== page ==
The Best Sales Promotion, Before, During and After
The objective of the best sales promotion is to increase sales for a particular product through stimulating additional demand for the product. The end goal is to generate revenue over and above the standard. And the intent is almost always a short-term gain, unlike some marketing strategies that are designed to create customer loyalty, brand awareness and long-term return on investment. Successful promotions are the ones that have struck a chord with the intended audience and have met the desired results of increased business. Companies replace the non-performing promotional activities with performing ones to maximize the benefit.
What is it that makes some campaigns successful and others not? Here we dissect the variables involved pre-promotion, during and after the promotion. Usually, a particular successful promotional campaign may not have had all the factors described here, but a majority of them have. A careful analysis of such ingredients can help companies replicate the successful promotions and roll them out in another market or on a wider scale in the same market. On the other hand, the strategies that worked in the past may not necessarily work out in the future. So, it is recommended to exercise caution.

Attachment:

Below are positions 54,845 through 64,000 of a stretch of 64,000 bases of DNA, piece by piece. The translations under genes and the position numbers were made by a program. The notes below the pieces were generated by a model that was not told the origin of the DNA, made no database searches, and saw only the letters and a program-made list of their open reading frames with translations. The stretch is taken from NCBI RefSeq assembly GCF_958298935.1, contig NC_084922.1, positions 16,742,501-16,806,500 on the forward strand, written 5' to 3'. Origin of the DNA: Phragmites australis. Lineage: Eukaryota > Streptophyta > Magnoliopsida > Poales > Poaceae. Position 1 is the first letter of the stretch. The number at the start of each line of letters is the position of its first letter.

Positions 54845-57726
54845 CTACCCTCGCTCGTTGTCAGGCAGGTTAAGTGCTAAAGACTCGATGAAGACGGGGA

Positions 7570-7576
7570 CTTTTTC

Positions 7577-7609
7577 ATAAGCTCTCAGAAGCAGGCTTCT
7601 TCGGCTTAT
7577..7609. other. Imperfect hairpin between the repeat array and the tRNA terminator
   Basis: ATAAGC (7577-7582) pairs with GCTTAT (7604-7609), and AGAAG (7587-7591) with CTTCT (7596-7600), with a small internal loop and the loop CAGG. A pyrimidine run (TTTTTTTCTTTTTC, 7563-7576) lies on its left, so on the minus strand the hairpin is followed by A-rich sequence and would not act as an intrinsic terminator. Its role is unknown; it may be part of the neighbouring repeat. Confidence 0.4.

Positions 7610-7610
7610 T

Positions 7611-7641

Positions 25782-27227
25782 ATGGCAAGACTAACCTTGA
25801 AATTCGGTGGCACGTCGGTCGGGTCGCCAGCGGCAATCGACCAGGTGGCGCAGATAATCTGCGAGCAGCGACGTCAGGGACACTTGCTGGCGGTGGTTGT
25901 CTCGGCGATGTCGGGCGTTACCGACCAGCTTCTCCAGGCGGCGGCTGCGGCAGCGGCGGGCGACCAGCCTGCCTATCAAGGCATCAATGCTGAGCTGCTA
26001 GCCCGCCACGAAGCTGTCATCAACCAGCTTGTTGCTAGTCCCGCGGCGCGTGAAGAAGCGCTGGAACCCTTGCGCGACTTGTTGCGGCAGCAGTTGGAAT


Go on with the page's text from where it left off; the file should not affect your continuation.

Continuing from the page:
The primary variables involved in all promotional activities are the product, the market, the channel, the competition, and the budget. We examine the dynamics of each of these before the promotion, during and after the promotion.
- Product: A promotional activity narrowly targets a small subset of the larger target market. The campaign should take into consideration what benefit of the product would appeal to the audience. The promotion should highlight that feature that closely corresponds to that interest.
- Market: Understand the dynamics of the target audience and the stage in the product lifecycle. For example, how often does this market use the product? Conduct a preliminary research on the demographics and behavioral patterns of the market. Learn the cultural nuances of the area.
- Channel: Depending on the target market decide on the mode of delivery that would most appeal to the target market. Then consider a variety of channels that would help meet the promotional goals. For example, retail outlets, malls, media, community centers, event venues, etc.
- Competition: Find out if a direct or an indirect competitor has done a similar sales promotion. If so, what was the outcome? If the promotional activity has produced disappointing results, then there is no point in replicating it in the same market. It would end up in a waste of resources.
- Budget: Work out every element of the promotion that would incur a direct and variable cost. It would be ideal if some partners can bear some costs or if other stakeholders involved could share them in return for a benefit. Agree upon the cost-sharing model in advance with all concerned.
During the Promotion